In addition, the FCA has observed inadequate reconciliation procedures to ensure that the correct sums are protected on an ongoing basis, and a lack of due diligence and acknowledgement of segregation from credit institutions providing safeguarding accounts.

For Stride, however, the FCA has still been quite accommodating. “In comparison, the Central Bank of Ireland was scathing in their Dear CEO letter."

Last year, the Central Bank of Ireland published its own thoughts on payments and e-money firms’ compliance with regulation. As with the FCA, the letter discussed areas including the safeguarding of funds and operational resilience.

Money laundering and sanction screening feature prominently in the FCA letter.

“Our work with firms over the past two years has identified material issues with financial crime systems and controls at PIs and EMIs,” the regulator says.

For example, the FCA highlights failures to carry out and/or to evidence adequate know your customer (KYC) and due diligence, failures to review and update risk assessments, and firms being unable to justify and/or verify why their sanction screening solution does not generate alerts against certain names on the UK’s Office of Financial Sanctions Implementation (OFSI) list.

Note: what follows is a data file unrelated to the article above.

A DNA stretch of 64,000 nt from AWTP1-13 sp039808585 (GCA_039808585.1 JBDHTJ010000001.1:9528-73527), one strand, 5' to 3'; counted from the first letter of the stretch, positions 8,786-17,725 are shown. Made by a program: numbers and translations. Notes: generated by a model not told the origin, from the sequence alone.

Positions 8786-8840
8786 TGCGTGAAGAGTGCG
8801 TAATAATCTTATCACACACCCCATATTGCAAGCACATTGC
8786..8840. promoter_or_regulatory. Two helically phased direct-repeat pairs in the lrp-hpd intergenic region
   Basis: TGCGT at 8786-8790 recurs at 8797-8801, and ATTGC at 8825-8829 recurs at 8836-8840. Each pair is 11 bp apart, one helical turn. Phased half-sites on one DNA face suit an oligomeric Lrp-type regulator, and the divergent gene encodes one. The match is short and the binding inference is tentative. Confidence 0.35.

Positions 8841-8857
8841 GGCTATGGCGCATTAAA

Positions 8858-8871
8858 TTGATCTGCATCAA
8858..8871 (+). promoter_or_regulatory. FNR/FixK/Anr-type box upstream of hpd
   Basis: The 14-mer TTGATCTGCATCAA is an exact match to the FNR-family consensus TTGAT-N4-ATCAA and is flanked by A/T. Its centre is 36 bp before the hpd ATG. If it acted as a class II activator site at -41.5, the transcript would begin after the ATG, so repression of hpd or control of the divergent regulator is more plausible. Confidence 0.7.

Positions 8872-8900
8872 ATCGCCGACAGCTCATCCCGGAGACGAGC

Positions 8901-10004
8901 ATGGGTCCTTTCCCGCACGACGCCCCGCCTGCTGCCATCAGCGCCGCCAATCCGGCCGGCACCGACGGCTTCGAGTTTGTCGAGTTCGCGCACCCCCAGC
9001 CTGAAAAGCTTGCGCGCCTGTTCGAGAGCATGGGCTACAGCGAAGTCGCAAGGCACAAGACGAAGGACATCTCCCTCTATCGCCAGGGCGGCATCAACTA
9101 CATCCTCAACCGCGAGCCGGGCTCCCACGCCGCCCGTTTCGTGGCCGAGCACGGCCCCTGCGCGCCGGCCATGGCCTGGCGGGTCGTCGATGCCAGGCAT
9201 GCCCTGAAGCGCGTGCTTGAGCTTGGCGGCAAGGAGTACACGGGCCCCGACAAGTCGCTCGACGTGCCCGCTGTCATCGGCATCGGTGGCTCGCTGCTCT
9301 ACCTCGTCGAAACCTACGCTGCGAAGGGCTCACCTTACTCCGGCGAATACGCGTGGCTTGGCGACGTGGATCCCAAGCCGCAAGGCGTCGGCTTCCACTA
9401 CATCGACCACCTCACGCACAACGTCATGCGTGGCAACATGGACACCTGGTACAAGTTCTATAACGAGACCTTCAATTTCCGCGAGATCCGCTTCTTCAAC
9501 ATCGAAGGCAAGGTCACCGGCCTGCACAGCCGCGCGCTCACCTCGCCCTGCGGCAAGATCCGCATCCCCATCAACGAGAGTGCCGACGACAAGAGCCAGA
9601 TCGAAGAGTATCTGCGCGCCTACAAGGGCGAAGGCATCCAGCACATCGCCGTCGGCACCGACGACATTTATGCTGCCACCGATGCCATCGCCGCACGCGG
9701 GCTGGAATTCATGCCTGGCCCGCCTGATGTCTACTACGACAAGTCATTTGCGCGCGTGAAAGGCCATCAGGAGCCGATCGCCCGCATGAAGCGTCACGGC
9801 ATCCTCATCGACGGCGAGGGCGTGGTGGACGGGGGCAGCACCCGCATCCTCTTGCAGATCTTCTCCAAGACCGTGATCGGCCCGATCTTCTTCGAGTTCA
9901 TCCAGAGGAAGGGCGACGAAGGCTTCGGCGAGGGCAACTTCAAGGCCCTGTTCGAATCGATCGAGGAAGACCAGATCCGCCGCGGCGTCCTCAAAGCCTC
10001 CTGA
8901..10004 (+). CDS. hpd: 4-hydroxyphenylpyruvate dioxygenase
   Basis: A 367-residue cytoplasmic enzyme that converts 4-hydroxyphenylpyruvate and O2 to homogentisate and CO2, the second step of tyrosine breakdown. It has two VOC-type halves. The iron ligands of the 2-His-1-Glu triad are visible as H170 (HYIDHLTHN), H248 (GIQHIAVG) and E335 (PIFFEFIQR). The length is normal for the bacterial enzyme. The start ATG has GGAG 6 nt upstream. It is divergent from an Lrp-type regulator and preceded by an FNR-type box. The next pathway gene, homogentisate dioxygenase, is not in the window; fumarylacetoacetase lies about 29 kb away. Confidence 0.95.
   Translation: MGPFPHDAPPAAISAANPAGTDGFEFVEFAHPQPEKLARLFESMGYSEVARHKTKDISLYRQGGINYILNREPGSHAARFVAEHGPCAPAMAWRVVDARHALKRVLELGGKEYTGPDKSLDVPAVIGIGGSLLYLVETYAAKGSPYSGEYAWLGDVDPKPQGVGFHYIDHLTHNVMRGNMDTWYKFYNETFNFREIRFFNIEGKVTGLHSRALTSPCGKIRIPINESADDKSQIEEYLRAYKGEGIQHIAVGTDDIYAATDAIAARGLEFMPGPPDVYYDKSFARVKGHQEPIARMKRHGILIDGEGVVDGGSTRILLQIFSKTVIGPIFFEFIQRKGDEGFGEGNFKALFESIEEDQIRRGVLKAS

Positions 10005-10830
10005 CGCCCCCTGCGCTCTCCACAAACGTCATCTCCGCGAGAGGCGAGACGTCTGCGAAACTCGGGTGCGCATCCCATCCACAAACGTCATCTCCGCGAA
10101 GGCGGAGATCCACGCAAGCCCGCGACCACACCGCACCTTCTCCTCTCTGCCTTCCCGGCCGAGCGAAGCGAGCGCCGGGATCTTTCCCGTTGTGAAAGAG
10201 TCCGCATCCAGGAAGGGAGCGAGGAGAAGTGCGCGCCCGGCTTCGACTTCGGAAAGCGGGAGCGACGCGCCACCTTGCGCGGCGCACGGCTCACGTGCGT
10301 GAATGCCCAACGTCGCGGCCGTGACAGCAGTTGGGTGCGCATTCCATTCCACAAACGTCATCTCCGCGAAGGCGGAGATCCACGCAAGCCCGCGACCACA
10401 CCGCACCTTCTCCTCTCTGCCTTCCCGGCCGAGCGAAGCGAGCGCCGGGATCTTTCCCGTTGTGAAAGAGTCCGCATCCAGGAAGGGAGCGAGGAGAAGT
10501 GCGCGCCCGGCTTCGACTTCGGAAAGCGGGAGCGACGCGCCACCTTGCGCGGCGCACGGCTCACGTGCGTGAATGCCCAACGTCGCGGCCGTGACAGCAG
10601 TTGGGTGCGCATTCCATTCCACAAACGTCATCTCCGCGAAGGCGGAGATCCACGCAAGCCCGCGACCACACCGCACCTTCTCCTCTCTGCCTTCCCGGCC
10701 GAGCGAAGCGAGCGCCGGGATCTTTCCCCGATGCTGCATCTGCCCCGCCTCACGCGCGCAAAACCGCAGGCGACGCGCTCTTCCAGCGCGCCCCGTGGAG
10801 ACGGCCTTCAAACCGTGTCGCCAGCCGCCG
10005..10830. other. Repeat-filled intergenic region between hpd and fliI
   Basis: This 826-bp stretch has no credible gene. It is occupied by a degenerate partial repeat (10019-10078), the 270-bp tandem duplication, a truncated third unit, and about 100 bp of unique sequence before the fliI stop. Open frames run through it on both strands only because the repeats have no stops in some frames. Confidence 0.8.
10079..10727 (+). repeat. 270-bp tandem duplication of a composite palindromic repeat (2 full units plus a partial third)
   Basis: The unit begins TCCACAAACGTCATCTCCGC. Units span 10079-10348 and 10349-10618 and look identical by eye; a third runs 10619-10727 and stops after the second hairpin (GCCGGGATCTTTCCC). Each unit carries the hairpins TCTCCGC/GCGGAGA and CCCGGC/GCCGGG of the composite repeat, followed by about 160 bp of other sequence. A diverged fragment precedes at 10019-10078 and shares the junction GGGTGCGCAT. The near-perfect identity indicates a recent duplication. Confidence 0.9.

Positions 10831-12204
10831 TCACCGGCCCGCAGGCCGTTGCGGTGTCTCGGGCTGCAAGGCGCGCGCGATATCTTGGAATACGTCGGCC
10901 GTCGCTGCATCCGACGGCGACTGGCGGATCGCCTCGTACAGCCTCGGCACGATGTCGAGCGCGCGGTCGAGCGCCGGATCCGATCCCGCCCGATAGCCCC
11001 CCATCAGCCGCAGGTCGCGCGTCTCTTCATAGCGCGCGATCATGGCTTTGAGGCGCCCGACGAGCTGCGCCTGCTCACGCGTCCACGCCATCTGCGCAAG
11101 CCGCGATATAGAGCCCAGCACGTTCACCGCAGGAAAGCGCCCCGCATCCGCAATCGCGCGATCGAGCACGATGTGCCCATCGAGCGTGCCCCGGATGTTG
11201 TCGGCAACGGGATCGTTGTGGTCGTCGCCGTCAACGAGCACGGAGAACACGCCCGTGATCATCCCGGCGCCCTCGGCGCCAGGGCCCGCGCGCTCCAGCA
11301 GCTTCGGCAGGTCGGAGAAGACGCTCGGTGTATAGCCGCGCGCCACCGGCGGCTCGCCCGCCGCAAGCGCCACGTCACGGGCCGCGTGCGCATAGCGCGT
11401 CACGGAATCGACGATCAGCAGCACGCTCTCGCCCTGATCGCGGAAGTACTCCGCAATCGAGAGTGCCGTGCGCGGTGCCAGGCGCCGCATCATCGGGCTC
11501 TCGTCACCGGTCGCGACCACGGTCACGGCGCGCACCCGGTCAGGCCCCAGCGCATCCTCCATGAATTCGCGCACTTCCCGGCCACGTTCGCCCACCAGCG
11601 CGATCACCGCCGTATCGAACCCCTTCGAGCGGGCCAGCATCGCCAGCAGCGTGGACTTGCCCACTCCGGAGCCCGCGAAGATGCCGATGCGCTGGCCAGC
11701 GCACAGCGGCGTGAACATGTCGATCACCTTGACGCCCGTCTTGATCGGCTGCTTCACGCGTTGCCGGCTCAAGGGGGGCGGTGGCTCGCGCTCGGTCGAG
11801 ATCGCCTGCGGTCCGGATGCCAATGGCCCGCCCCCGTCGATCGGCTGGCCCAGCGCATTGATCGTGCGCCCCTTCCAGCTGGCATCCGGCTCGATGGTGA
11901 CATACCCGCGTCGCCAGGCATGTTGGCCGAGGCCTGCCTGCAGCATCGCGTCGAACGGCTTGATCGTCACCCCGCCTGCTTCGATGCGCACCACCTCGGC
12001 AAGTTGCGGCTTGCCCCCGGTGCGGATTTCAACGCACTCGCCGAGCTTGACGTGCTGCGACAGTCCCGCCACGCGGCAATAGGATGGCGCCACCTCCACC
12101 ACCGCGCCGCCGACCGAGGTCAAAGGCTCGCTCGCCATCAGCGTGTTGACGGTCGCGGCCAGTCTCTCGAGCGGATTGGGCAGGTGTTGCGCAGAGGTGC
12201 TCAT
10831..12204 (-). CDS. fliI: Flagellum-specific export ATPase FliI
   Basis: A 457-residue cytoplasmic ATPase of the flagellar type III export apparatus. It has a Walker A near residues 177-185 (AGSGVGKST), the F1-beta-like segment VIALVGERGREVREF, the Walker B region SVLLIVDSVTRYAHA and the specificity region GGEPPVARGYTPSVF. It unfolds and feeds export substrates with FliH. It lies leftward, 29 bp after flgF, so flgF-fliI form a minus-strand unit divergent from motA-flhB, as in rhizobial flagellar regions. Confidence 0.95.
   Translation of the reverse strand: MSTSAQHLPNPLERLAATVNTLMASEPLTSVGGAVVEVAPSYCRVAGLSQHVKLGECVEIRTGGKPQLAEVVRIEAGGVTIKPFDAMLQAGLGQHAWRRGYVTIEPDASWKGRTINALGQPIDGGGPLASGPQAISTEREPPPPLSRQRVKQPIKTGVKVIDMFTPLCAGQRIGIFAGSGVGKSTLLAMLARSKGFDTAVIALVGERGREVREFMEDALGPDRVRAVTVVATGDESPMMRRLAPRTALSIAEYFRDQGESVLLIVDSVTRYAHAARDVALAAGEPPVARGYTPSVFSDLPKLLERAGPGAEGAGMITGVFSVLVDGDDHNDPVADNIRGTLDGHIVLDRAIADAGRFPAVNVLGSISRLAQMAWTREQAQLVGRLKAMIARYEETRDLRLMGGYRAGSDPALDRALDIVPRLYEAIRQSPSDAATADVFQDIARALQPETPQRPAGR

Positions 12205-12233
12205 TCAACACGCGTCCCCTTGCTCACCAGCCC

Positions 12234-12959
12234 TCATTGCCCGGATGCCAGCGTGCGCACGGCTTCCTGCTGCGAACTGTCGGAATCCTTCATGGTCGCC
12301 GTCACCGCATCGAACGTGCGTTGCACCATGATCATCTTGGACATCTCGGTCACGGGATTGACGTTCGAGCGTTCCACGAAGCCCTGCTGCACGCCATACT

"Nothing to do with money laundering and sanctions screening should be news,” said Stride. “So perhaps boards aren't taking these things seriously. Risk-based controls have been around for a long time.”

Stride continued that if firms are not doing this stuff, then the board and money laundering reporting officers (MLROs) are setting themselves up for public censures, fines and even jail time.